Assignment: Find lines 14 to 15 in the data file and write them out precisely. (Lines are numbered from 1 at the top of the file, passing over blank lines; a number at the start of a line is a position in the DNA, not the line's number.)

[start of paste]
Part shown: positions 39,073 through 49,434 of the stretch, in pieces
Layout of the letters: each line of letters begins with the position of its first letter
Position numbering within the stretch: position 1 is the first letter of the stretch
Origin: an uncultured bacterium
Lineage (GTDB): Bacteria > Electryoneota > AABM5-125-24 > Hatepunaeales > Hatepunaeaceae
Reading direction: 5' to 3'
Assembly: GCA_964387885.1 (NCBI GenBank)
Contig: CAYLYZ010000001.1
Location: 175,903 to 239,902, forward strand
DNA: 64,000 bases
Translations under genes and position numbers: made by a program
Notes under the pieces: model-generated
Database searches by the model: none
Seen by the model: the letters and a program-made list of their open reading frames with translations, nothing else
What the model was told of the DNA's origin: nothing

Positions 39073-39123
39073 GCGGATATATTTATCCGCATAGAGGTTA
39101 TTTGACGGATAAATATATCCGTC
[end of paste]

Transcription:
Seen by the model: the letters and a program-made list of their open reading frames with translations, nothing else
What the model was told of the DNA's origin: nothing